How to Test Your Bank's Vital Signs

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After the collapse of several high-profile U.S. banks, the Federal Deposit Insurance Corp. in October stepped in, boosting the amount of money it insures for each depositor to $250,000.

But while your money is safer now, many banks are still facing toxic mortgages, rising foreclosure rates and sinking commercial-loan portfolios. What’s more, the FDIC’s higher insurance rates will expire in December 2009. "That's not too far away, so consumers really need to be in a safe bank now," says Phillip van Doorn, a bank analyst with TheStreet.com Ratings.

So how safe is your money? Here are some key questions to ask to determine if both your bank and money are on solid footing.

What's at risk? If your bank fails, what will happen to your money? That’s a common question these days. The answer depends on how much is in your account. The FDIC previously guaranteed $100,000 per account holder per institution, but those limits, at least temporarily, were raised to $250,000.

And different accounts are protected differently. For example, the FDIC provides up to $500,000 in coverage for joint accounts and recently waived its limit on non-interest-bearing checking accounts. If your money isn't fully covered under new FDIC rules, consider opening a new account at another institution. And be aware that the FDIC may reduce its insurance levels next December.

How does your bank stack up? Banks can be evaluated using a number of different benchmarks such as leverage ratio (the ratio of a bank’s equity to its assets) and capitalization ratio (the ratio of its capital to assets). Rating a bank’s stability also includes considering factors such as how much money it has set aside to deal with bad loans and how quickly it’s using up that money. To find out how your bank rates, check out the ratings offered on TheStreet.com’s Bank and Thrift Screener. To find your bank, enter its name and the state where it’s headquartered. The list includes 8,500 banks and thrifts in the U.S., and are graded from A+ (“excellent”) to F (“very weak). "If your bank has a grade of C- or less, start thinking about switching banks,” says van Doorn.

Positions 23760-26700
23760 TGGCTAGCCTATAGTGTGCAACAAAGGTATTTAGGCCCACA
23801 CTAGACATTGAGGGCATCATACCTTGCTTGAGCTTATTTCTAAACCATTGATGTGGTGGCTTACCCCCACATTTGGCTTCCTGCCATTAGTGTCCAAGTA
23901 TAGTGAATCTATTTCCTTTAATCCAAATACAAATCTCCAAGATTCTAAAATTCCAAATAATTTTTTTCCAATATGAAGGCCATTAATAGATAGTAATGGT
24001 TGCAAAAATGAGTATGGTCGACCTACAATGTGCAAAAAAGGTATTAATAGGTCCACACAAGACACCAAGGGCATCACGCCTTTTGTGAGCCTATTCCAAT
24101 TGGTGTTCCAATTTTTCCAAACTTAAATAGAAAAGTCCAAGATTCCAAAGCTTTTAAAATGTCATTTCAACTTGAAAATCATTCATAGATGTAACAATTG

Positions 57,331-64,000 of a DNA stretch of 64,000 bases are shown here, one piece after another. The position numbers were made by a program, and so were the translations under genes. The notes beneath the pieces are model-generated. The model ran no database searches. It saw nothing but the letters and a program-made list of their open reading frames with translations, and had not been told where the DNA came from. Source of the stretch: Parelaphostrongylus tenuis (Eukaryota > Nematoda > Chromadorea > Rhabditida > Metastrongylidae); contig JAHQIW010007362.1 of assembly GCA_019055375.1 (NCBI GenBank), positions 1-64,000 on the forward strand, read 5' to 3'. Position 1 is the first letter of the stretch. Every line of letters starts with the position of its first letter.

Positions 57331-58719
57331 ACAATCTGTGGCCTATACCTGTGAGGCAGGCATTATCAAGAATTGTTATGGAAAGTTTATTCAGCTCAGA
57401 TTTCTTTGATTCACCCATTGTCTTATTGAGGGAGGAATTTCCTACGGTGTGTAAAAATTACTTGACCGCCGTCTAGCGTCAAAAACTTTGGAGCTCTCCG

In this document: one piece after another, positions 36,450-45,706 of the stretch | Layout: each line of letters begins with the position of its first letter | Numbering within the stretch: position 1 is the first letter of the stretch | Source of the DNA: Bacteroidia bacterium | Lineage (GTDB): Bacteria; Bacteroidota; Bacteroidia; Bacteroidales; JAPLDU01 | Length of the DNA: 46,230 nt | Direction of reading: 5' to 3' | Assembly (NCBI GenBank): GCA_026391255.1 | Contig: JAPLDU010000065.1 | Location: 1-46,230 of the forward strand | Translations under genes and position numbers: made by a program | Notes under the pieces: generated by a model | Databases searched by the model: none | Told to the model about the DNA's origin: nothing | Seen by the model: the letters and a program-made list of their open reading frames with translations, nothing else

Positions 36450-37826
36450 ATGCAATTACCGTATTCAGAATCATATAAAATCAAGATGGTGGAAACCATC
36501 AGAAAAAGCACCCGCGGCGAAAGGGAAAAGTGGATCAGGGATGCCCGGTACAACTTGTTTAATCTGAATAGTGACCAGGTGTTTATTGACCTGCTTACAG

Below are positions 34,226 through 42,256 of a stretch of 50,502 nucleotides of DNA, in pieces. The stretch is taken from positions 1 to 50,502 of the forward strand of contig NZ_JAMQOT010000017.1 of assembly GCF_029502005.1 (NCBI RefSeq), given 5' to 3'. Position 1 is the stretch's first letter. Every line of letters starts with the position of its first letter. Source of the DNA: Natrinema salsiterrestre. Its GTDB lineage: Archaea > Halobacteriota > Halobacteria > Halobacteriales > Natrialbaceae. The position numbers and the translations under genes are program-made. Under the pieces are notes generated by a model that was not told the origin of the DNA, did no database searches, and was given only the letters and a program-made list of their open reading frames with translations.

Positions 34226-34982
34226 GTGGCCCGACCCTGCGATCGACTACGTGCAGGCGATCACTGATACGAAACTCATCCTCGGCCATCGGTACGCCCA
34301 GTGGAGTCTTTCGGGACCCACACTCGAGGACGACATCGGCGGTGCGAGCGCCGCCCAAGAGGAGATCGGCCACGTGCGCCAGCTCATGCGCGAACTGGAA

The ratings system provides a brief report detailing the basis for the grade. For example, Bank of America (BAC), headquartered in Charlotte, N.C., earns a rating of B-, meaning "good financial strength." The grade is based on excellent stability and good profitability and asset quality, according to the screening report.

Meanwhile, First Georgia Community Bank, headquartered in Jackson, Georgia, recently was given a grade or E-, or “very weak,” by the Bank and Thrift Screener. On Dec. 5, the bank was seized by federal regulators after suffering from rising mortgage delinquencies and foreclosures.

Where's the information? You also can access loads of information on your local bank directly from the FDIC. Commercial banking institutions must file a quarterly report of income and financial condition, called a Call Report, with their federal and state regulatory agencies. Click here to access Call Reports filed by your bank with the FDIC since 1998.

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